Repair Strategy Usage by Hearing-Impaired Adults and Changes Following Communication Therapy This investigation documented how hearing-impaired individuals use communication repair strategies in structured settings and determined whether these strategies could be changed by communication therapy. Eight hearing-impaired adults with mild to severe sensorineural hearing losses practiced using five repair strategies when they did not correctly speechread a videotaped sentence. The strategies ... Research Article
Research Article  |   August 01, 1991
Repair Strategy Usage by Hearing-Impaired Adults and Changes Following Communication Therapy
 
Author Affiliations & Notes
  • Nancy Tye-Murray
    Department of Otolaryngology Head and Neck Surgery University of Iowa Iowa City
  • Requests for reprints should be sent to Nancy Tye-Murray, Department of Otolaryngology—Head and Neck Surgery, University of Iowa Hospitals and Clinics, Iowa City, IA 52242.
Article Information
Hearing / Research Articles
Research Article   |   August 01, 1991
Repair Strategy Usage by Hearing-Impaired Adults and Changes Following Communication Therapy
Journal of Speech, Language, and Hearing Research, August 1991, Vol. 34, 921-928. doi:10.1044/jshr.3404.921
History: Received April 3, 1990 , Accepted November 1, 1990
 
Journal of Speech, Language, and Hearing Research, August 1991, Vol. 34, 921-928. doi:10.1044/jshr.3404.921
History: Received April 3, 1990; Accepted November 1, 1990

This investigation documented how hearing-impaired individuals use communication repair strategies in structured settings and determined whether these strategies could be changed by communication therapy. Eight hearing-impaired adults with mild to severe sensorineural hearing losses practiced using five repair strategies when they did not correctly speechread a videotaped sentence. The strategies included asking the talker to (a) repeat the sentence, (b) simplify it, (c) rephrase it, (d) say an important key word, and (e) speak two sentences. Therapy consisted of computerized interactive activities and role-playing with a clinician. Seven hearing-impaired adults served as control subjects and received no therapy. Before and during therapy, subjects usually wanted a misperceived sentence to be repeated. On average, subjects changed their use of repair strategies following therapy. They utilized the repeat strategy less often and other strategies more often.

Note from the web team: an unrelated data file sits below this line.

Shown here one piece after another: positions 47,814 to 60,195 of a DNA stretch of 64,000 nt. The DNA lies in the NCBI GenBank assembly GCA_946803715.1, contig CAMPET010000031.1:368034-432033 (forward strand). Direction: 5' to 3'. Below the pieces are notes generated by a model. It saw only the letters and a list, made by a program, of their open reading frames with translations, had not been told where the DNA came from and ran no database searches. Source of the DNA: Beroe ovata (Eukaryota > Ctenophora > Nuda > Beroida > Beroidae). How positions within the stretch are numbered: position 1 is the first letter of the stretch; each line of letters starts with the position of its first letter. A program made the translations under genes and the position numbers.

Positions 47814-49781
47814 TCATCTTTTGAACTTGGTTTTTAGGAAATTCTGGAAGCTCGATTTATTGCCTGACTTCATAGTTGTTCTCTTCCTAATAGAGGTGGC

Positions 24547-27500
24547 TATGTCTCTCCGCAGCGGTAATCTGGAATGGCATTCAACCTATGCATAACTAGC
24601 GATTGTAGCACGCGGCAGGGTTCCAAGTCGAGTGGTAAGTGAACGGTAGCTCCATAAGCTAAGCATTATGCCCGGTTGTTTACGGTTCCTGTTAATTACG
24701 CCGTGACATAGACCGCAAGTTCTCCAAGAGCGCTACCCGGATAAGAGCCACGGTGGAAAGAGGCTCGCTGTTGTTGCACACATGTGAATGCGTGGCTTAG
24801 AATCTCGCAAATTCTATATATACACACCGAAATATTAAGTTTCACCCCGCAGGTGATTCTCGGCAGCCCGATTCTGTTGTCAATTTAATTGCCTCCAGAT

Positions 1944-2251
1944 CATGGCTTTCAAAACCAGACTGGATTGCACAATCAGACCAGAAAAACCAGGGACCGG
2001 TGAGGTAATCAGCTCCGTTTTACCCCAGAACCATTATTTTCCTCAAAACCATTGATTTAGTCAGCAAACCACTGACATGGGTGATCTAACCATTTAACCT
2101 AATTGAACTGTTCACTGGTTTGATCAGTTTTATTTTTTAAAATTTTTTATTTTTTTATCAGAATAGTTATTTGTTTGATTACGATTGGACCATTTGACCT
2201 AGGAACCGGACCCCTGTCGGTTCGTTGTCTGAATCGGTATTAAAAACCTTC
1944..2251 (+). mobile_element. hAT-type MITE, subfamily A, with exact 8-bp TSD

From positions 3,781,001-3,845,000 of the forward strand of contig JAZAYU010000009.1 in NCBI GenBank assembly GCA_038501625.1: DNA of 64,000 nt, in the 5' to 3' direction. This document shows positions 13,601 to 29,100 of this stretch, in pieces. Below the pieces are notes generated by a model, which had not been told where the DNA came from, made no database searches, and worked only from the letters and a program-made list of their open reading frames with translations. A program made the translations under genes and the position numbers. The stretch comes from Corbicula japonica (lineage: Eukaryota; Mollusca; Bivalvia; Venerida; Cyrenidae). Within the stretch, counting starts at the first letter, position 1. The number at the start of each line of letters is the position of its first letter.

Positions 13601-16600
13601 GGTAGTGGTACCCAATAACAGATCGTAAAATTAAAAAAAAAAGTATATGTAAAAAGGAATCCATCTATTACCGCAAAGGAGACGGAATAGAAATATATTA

Acknowledgments
This work was supported by the Easter Seal Research Foundation, NIH/NINCDS Program Project Grant N520466, the Iowa Lions Sight and Hearing Foundation, and the University of Iowa Video Center. I thank Richard Tyler for his comments on an earlier version of this manuscript; two anonymous reviewers; and Danette Evers, Karen Iler Kirk, and Kathryn Pritchett Otto for their assistance in data collection.
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